The fate of the mega-deals

This year marks a significant anniversary for the financial services industry: in September, it will be five years since the notorious collapse of Lehman Brothers – which triggered global banking meltdown, torpedoed credit markets, pushed many countries into recession, and precipitated the sovereign debt crisis that still holds Europe firmly in its grip. It’s unlikely there will be a party.

2013 also represents a milestone year for private equity. Between 2006 and 2008, the industry was at its zenith: cheap debt and abundant LP capital fuelled nearly all the largest deals ever done by private equity. Most of these deals were done in the US, peaking in 2007 with the $44 billion buyout of TXU Energy by Kohlberg Kravis Roberts, TPG and Goldman Sachs (which remains the largest private equity deal to date); in Europe, the high point was KKR’s (slightly more modest) £11 billion buyout of pharmacy group Alliance Boots. Not only were the sums of money enormous, but the multiples paid were at times also eye-watering, as buyout houses battled with large corporations and each other to take businesses private.

What’s significant about 2013 is that all the mega-deals done during the boom years of 2006-08 are now five to seven years old – the standard length of time that private equity managers typically hold a business while they seek to improve operations and work towards a profitable exit.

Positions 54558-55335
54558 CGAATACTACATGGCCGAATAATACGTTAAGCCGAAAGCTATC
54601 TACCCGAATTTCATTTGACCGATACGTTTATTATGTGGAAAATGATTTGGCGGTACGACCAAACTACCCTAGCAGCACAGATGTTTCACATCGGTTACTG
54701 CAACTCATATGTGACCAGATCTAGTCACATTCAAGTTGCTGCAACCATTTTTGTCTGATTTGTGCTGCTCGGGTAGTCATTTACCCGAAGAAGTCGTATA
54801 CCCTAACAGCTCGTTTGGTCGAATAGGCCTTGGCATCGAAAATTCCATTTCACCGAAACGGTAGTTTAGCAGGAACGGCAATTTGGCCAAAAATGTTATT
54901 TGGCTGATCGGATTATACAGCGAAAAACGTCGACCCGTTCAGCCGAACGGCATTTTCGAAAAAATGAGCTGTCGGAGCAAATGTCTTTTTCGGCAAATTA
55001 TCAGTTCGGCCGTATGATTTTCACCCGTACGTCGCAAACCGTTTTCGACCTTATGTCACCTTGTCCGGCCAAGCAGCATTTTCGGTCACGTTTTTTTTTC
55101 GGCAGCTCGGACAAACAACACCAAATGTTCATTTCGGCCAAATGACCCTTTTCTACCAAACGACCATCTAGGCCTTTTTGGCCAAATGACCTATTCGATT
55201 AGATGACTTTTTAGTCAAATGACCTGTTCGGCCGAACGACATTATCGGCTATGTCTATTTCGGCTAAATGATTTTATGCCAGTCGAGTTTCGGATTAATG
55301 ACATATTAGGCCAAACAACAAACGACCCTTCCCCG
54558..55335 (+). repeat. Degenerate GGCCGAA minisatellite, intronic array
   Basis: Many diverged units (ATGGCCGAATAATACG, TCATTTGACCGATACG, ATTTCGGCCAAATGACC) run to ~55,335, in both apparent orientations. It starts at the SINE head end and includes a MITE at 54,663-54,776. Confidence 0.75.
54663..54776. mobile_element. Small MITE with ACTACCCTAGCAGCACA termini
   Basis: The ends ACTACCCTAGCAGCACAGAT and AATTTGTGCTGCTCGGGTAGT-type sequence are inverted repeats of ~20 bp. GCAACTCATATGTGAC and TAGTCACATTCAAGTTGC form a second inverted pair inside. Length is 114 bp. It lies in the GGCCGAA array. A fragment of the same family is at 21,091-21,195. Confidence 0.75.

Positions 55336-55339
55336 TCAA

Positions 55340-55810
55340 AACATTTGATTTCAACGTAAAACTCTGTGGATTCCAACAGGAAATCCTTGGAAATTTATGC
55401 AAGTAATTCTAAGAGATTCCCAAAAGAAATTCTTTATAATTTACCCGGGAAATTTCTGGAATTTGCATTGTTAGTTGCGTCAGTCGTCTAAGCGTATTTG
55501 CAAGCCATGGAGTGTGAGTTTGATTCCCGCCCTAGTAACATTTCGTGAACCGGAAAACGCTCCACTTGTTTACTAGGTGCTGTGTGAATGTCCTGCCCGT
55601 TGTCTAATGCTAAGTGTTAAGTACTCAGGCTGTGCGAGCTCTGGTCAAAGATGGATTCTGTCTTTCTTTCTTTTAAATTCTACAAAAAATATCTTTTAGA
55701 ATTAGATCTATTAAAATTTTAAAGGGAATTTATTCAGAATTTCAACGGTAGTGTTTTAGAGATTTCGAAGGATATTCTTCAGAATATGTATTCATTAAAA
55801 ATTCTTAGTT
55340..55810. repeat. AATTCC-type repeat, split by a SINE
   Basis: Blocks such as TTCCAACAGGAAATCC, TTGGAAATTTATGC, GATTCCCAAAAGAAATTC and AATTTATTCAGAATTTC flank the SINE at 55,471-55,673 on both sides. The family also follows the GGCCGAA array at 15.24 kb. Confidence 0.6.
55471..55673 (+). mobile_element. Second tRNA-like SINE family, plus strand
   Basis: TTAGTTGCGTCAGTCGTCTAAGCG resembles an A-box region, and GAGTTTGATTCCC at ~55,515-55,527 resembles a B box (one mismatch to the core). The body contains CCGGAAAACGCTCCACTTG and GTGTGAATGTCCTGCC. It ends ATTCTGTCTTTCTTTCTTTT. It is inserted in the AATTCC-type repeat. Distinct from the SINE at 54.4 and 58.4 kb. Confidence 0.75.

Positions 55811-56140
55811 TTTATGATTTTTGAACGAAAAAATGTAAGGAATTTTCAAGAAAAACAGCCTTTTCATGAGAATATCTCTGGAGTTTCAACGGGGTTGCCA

Perhaps the main reflection is that things could have turned out a lot worse. The ensuing downturn sent sales at companies tumbling, destroying billions of dollars of value across private equity portfolios – a fact that became horribly clear to many investors in the coming years. But despite the gloomy predictions at the time, few of the largest companies bought during that period have collapsed. Nor have 20-40 percent of the big buyout groups disappeared, as Boston Consulting Group predicted they would in 2008.

“I think there was a lot of criticism levelled at the larger players for the prices paid and the leverage put into structures over that period. But I don’t think it’s all necessarily going to end in tears,” says Billy Gilmore, investment director at Lloyds Banking Group’s asset management arm SWIP.